[Title fragment 1.1] [Title fragment 1.2] [Title fragment 1.3]
[Title fragment 2.1] [Title fragment 2.2] [Title fragment 2.3]
[Title fragment 3.1] [Title fragment 3.2] [Title fragment 3.3]

Only in rare cases you will come across pictures of water bears which show the animals in their natural environment. The reasons for this are quite clear: terrestrial tardigrades typically live in moss cushions. This material is optically dense and looks like a jungle when seen through a microscope. Hundreds, even thousands of tardigrades can hide between the plants and within the the water-filled cavities formed all over the surface area of the plants.

So, when looking at the "jungle" from outside you will perceive only a few percent of the inhabiting tardigrades at best. Even in case you should be lucky and should come across a tardigrade at once there will be problems with plant parts in the foreground. Furthermore the image quality will be very modest due to problems with focus depth as the animals normally will not be aligned in the optimal plane of focus perpendicular to the optical axis of the microscope.

Though we will not be able to study fine detail under these conditions, we will nevertheless get an impression of the natural movements of the animals on the surface of vegetable material.

[ waterbear, at home ]

Waterbear, at home, looking in your direction.
Length ca. 0,3 mm. Incident light by means of a pocket lamp.

In particular those dark moss cushions found on sunny old roofs tend to be completely opaque. But just in those places many of the interesting tardigrade "tuns" (tardigrades in the dried state) can be found. It will be difficult under those circumstances to find the tardigrades and even more difficult to study their  revival   from the dry state.

[ typical home of the waterbears ]

Typical homes of waterbears: dark, pin-cushion like mosses (diameter between a few cm until to about 20 cm) on a very old roof.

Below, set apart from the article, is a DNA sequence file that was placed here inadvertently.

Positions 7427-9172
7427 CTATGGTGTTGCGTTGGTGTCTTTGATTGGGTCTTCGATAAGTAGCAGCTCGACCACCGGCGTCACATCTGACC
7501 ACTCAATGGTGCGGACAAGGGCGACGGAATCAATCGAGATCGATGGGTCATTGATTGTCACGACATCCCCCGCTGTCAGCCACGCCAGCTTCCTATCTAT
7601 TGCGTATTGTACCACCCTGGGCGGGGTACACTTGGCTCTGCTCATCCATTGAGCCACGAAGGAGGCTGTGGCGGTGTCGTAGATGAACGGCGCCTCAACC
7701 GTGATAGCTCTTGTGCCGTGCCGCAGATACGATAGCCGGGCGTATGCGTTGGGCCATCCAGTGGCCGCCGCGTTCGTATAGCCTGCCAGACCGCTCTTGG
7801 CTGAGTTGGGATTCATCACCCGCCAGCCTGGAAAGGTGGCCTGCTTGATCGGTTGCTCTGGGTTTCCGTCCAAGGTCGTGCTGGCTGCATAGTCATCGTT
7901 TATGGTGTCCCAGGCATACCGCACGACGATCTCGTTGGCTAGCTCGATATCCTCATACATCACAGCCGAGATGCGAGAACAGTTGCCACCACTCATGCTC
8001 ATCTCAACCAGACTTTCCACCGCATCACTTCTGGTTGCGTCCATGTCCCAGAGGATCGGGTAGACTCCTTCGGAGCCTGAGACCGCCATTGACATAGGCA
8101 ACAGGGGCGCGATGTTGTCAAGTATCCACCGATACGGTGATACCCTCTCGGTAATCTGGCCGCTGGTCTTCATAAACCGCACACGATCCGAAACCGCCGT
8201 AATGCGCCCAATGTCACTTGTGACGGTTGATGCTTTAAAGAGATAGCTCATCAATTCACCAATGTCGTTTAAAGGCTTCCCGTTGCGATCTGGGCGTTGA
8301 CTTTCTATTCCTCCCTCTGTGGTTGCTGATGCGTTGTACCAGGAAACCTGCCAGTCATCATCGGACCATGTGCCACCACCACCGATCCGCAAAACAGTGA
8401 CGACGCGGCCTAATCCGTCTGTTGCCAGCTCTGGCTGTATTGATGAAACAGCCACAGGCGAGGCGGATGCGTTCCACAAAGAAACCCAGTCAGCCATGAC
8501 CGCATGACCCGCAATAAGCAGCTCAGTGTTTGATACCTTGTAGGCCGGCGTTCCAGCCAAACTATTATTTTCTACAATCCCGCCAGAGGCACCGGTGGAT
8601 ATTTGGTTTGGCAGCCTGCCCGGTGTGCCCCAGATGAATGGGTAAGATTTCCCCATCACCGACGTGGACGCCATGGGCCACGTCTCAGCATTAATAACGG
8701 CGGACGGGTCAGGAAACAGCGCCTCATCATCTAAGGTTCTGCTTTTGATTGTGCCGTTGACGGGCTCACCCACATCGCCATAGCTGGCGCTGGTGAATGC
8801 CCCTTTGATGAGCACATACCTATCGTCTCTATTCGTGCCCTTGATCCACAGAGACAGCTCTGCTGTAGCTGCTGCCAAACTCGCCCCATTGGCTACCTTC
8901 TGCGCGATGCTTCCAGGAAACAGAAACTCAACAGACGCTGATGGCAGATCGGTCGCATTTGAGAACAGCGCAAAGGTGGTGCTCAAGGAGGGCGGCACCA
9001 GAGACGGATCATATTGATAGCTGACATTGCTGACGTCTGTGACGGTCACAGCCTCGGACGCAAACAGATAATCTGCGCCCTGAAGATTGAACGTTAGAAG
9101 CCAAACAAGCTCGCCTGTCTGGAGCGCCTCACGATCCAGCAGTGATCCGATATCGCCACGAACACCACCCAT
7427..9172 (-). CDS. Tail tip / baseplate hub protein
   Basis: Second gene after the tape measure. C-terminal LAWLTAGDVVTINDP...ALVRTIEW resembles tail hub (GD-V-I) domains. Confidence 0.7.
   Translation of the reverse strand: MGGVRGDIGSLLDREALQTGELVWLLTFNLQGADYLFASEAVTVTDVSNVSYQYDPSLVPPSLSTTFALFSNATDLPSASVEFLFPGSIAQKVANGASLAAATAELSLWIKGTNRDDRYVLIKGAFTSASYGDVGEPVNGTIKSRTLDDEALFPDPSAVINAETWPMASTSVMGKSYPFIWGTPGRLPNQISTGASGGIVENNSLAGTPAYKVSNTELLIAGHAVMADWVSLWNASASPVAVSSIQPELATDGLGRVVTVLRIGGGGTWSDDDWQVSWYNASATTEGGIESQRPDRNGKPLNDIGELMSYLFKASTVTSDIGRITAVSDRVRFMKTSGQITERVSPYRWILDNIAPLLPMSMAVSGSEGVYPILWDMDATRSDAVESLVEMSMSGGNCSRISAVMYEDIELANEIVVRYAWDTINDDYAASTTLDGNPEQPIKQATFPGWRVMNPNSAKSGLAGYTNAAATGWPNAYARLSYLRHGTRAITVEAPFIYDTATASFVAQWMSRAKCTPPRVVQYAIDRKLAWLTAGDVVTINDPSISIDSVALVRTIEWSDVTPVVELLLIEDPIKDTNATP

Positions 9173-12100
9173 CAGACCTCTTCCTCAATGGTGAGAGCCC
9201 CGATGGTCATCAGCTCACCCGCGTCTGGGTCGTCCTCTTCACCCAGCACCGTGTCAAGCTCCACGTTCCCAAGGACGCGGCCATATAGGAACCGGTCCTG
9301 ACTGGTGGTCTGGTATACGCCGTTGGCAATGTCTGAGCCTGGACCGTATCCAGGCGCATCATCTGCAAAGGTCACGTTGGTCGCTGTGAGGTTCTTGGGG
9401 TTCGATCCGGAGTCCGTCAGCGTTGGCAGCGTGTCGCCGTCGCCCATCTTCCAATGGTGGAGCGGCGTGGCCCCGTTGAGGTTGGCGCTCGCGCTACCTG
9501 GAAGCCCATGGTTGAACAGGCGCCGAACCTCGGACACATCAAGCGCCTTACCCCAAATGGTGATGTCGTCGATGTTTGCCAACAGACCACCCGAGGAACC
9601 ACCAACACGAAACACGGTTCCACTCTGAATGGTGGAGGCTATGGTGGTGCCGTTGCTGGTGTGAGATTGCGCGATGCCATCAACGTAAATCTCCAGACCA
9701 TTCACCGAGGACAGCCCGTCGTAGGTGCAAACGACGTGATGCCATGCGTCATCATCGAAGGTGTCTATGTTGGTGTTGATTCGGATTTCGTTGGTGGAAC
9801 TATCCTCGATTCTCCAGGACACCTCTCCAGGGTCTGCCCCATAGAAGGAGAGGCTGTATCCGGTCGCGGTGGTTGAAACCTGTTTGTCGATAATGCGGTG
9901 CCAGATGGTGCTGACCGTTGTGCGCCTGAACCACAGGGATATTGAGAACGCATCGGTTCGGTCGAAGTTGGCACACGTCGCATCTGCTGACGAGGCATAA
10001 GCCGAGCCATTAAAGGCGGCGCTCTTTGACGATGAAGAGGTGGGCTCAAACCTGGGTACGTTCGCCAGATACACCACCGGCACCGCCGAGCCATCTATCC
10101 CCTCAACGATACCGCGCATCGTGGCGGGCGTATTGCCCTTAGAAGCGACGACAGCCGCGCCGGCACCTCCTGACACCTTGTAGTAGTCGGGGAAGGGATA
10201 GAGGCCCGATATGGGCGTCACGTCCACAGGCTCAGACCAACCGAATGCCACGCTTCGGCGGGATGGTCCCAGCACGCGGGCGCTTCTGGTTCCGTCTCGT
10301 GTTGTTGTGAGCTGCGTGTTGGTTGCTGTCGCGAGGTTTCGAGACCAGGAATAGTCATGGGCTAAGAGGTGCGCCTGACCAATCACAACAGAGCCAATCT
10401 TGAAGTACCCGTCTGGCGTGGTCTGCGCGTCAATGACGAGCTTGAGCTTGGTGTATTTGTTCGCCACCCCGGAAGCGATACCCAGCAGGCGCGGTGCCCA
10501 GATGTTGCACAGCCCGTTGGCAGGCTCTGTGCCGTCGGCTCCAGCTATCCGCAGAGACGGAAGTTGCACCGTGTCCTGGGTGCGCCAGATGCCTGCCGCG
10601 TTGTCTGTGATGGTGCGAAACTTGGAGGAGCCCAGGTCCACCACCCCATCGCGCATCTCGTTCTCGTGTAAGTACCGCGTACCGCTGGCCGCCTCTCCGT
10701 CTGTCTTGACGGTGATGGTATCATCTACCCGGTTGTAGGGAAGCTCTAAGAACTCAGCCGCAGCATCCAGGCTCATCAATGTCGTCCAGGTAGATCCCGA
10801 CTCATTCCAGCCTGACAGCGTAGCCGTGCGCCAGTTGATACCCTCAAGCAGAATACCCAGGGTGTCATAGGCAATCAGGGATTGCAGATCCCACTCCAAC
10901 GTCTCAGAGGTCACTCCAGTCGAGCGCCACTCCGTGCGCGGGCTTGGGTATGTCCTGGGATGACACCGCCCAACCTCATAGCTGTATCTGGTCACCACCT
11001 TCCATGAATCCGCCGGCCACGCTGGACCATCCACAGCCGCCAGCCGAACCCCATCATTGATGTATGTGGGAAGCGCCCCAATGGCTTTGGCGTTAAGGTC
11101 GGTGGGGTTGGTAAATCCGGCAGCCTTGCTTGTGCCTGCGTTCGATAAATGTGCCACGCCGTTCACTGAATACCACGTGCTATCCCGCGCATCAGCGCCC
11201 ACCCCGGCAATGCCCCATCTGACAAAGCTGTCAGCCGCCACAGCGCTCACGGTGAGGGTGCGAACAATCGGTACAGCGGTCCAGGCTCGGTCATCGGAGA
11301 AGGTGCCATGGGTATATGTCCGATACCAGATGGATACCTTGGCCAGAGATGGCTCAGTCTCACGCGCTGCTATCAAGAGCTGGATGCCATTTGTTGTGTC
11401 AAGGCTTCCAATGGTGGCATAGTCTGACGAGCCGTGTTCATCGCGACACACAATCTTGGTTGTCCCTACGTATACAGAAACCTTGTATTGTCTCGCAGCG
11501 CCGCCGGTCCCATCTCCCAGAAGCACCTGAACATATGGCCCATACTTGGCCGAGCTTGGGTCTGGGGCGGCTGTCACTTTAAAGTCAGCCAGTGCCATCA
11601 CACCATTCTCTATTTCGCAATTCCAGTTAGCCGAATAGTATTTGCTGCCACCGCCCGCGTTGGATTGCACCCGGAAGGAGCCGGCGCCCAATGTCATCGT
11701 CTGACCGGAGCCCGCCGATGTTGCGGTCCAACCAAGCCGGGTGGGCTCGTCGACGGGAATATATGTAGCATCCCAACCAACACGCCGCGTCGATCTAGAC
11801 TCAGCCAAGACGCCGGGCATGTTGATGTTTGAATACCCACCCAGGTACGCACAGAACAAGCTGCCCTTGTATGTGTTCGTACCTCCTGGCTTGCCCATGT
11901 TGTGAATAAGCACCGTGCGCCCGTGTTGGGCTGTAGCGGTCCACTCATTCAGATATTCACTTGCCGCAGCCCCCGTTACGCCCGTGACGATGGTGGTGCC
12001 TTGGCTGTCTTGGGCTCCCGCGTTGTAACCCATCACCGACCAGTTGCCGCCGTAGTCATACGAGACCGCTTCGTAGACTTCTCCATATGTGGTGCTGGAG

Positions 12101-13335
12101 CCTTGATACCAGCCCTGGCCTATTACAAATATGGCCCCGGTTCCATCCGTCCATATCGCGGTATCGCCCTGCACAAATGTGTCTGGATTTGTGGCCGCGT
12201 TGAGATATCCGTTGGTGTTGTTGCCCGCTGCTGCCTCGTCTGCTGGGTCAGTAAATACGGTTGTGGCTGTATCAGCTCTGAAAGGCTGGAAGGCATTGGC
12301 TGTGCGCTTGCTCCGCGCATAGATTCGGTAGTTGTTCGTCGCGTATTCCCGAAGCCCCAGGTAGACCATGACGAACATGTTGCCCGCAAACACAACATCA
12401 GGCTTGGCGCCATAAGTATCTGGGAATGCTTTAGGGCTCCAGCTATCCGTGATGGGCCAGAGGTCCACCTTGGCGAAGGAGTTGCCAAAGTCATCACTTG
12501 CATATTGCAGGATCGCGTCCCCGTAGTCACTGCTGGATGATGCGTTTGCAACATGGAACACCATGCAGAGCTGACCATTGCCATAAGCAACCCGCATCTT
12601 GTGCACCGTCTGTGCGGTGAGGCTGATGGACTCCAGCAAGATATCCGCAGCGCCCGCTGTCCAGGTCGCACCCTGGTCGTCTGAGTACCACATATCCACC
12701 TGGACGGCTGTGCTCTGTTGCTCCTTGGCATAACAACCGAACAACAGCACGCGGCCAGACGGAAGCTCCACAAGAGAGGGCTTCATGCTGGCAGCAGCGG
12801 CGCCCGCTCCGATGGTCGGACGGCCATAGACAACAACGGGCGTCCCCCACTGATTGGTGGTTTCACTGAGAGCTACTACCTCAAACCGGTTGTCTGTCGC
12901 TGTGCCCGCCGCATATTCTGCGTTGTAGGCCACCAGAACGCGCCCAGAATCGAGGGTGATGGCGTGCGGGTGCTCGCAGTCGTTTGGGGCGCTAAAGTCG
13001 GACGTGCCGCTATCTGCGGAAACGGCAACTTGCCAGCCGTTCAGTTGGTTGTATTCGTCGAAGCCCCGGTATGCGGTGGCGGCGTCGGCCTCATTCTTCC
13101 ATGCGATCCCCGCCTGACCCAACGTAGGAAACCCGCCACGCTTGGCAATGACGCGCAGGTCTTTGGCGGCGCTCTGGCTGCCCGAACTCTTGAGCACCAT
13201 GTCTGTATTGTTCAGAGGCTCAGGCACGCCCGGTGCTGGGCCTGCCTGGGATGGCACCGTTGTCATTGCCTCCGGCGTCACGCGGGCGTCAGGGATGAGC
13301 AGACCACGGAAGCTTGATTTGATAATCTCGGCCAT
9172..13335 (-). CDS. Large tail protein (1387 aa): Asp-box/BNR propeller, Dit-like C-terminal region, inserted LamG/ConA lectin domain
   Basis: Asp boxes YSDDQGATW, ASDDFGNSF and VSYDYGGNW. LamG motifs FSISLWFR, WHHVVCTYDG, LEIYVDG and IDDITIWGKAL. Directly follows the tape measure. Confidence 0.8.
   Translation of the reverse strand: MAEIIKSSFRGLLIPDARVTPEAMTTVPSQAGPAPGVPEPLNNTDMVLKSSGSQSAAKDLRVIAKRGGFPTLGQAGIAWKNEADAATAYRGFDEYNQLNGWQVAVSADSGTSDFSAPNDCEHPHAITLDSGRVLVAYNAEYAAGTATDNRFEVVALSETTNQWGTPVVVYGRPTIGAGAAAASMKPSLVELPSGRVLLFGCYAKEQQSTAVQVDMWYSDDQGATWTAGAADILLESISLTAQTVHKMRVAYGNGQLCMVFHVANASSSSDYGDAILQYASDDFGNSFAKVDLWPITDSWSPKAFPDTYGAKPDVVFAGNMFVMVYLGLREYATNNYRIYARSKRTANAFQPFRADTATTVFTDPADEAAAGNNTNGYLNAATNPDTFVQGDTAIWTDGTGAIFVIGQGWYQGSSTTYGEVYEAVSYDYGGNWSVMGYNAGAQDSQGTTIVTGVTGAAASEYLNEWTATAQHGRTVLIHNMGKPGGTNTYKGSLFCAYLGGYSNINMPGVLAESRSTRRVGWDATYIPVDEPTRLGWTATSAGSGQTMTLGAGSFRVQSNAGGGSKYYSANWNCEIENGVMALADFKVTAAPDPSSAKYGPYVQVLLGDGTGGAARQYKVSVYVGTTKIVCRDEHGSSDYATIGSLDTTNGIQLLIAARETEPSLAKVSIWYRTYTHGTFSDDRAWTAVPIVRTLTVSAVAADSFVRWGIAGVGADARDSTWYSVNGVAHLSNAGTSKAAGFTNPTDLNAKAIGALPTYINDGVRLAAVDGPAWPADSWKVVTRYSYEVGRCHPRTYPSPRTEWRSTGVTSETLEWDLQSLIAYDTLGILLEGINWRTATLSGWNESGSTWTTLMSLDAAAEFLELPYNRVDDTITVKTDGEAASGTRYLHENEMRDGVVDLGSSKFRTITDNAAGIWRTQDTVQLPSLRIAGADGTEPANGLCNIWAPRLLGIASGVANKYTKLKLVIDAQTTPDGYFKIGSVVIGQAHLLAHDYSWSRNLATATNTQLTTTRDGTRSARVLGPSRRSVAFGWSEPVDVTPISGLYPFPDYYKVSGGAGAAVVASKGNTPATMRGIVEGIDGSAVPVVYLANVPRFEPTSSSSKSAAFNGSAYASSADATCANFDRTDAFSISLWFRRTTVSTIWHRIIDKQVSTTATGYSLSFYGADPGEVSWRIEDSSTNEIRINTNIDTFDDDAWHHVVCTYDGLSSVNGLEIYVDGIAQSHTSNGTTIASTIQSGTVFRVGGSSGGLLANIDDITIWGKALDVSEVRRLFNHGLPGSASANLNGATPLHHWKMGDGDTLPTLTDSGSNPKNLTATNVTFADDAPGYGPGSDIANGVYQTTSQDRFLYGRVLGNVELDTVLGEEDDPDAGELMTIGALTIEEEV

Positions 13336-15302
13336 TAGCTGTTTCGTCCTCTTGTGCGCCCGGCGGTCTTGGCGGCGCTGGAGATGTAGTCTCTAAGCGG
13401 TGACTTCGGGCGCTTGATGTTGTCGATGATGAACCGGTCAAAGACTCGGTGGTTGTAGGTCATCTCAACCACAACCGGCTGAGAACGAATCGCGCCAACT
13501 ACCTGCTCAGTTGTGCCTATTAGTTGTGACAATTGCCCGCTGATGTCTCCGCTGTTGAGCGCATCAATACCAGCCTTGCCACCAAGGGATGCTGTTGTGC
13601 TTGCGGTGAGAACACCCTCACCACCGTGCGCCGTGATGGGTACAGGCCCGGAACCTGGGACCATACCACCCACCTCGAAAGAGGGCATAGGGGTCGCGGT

Never end up as a roof-cleaner and systematic tardigrade killer!

As announced in the last issue of the  Water Bear web base  our scientific team has developped a special substrate which imitates the drying behaviour of the mosses but which at the same time remains fully transparent. The problem was to design a system consisting of many small globular cells linked to each other but still allowing optical inspection. Of course the cells ideally should be similar in size to the tardigrades. Please have a look at the final result:

[water bear substrate, #1]

An artificial, transparent multi-cellular system suited for the study of the drying behaviour of the tardigrades (see text). The cell on the left side of the photograph is about 0,5 mm in height.

The artifical substrate can be cut into flat pieces by means of a razor blade (please be aware of the dangers involved!). Suited dimensions might be e.g.  1 cm x 1 cm x 2 mm. As the system by itself has no in-built nutrition for the tardigrades, only well-fed individuals should be placed into it. In any case the artificial substrate will provide enough shelter for the delicate drying process and a revival will be possible.

[water bear substrate, #2]

Echiniscus tardigrade, dried on the artifical substrate.

In order to anticipate questions by our audience concerning the exact nature of our artificial substrate (in particular where to get it and how much it will cost) we will give you a little hint now: our artificial substrate is just an artificial sponge which normally will we used by house-men for washing-up. Please keep in mind that the waterbears will prefer a new one as used ones might be smelly and soapy.

© Text, images, and video clips by  Martin Mach  (webmaster@baertierchen.de).
Water Bear web base is a licensed and revised version of the German language monthly magazine  Bärtierchen-Journal . Style and grammar amendments by native speakers are warmly welcomed.

Main Page